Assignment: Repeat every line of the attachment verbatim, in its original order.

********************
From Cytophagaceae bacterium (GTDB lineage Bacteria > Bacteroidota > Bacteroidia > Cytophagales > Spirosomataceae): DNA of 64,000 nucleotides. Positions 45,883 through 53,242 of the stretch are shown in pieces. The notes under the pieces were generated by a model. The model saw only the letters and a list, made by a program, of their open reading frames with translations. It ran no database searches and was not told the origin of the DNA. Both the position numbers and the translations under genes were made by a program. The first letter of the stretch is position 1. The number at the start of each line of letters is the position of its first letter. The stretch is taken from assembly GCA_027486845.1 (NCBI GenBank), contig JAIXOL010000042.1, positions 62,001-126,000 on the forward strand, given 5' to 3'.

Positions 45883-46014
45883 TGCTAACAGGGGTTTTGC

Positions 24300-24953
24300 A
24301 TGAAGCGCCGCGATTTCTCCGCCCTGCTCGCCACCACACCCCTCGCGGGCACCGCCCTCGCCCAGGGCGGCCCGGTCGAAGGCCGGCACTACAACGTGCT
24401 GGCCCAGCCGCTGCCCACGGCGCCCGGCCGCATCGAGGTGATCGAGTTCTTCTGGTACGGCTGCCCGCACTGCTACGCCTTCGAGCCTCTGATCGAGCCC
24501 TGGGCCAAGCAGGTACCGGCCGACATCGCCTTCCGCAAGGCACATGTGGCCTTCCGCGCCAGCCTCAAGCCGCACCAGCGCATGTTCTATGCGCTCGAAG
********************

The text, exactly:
From Cytophagaceae bacterium (GTDB lineage Bacteria > Bacteroidota > Bacteroidia > Cytophagales > Spirosomataceae): DNA of 64,000 nucleotides. Positions 45,883 through 53,242 of the stretch are shown in pieces. The notes under the pieces were generated by a model. The model saw only the letters and a list, made by a program, of their open reading frames with translations. It ran no database searches and was not told the origin of the DNA. Both the position numbers and the translations under genes were made by a program. The first letter of the stretch is position 1. The number at the start of each line of letters is the position of its first letter. The stretch is taken from assembly GCA_027486845.1 (NCBI GenBank), contig JAIXOL010000042.1, positions 62,001-126,000 on the forward strand, given 5' to 3'.

Positions 45883-46014
45883 TGCTAACAGGGGTTTTGC

Positions 24300-24953
24300 A
24301 TGAAGCGCCGCGATTTCTCCGCCCTGCTCGCCACCACACCCCTCGCGGGCACCGCCCTCGCCCAGGGCGGCCCGGTCGAAGGCCGGCACTACAACGTGCT
24401 GGCCCAGCCGCTGCCCACGGCGCCCGGCCGCATCGAGGTGATCGAGTTCTTCTGGTACGGCTGCCCGCACTGCTACGCCTTCGAGCCTCTGATCGAGCCC
24501 TGGGCCAAGCAGGTACCGGCCGACATCGCCTTCCGCAAGGCACATGTGGCCTTCCGCGCCAGCCTCAAGCCGCACCAGCGCATGTTCTATGCGCTCGAAG